This is the daily tech show to beat all others.
A mother makes her daughter pose for a picture to prove that it will travel far and wide on the Web. She ends up getting prank calls, pizza deliveries and a lesson for herself.
It's a curious affair when your phone is pickpocketed and then your Dropbox is adorned with porn from an unknown couple. Might the two things be related?
Unlike its daily deals brethren, Zulily.com -- focused squarely on high-end clothing and toys for moms, babies, and kids -- appears on the rise.
Londoner Georgina Campbell says she wrote a whole book on her much-maligned little machine. It has now been published. Is it a new version of "Thumbelina?"
A 22-year-old admits he hired gunmen to rob the computer store where he worked. He claims, though, his mom, also a store employee, bullied him into it.
A U.K. police force apologizes after announcing on its Twitter feed that a missing 12-year-old girl is safe before telling her mom.
CNET News reporter Elinor Mills and her mom took McAfee's free online cybercrime help center for a test drive, and Elinor shares her experience.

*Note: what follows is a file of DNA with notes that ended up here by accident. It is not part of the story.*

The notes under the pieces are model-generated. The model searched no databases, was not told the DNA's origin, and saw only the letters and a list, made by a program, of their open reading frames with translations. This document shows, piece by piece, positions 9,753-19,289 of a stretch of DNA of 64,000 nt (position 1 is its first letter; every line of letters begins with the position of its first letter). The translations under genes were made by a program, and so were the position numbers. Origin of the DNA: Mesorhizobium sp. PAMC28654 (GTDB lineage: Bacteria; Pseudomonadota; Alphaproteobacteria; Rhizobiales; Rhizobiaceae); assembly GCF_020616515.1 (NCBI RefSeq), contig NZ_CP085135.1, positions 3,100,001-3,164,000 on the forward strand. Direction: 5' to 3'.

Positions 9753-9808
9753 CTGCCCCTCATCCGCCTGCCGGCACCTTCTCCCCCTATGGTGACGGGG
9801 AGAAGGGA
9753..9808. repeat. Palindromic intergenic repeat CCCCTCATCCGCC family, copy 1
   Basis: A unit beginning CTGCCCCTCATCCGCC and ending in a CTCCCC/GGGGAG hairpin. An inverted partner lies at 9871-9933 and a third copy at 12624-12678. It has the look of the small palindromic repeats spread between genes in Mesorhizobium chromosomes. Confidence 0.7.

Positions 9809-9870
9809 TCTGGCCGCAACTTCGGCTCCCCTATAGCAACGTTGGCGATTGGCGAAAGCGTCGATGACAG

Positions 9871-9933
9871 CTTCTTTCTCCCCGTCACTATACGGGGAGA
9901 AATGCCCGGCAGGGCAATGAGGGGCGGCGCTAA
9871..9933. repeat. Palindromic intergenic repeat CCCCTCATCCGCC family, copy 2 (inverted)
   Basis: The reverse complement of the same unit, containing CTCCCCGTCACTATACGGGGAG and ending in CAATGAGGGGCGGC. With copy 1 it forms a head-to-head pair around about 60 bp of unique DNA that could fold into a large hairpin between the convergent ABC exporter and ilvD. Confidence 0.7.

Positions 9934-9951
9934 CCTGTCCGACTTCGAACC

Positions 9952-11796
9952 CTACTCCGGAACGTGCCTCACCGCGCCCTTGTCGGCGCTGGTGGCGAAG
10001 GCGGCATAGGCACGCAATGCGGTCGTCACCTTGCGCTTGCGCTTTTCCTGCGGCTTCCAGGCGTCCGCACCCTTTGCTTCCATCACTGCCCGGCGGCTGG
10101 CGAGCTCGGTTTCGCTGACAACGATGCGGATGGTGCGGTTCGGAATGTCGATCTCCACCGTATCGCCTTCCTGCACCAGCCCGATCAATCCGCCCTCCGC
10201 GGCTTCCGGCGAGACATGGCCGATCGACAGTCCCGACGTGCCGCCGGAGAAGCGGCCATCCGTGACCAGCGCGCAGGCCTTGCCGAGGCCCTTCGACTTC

U.K. mom is given a suspended jail sentence and banned from computer use after her obsession with playing an online game leads to haunting levels of domestic neglect.
Babies don't come with remote controls or even an "off" switch. Do the promises made by high-tech baby gadgets set up new parents for increased burnout and disappointment?
I have found that the biggest impact that technology has had on my "parenting" life isn't in my relationship with my child, it's in my identity as a mother. The internet has revolutionized motherhood by allowing us to make connections that wouldn't have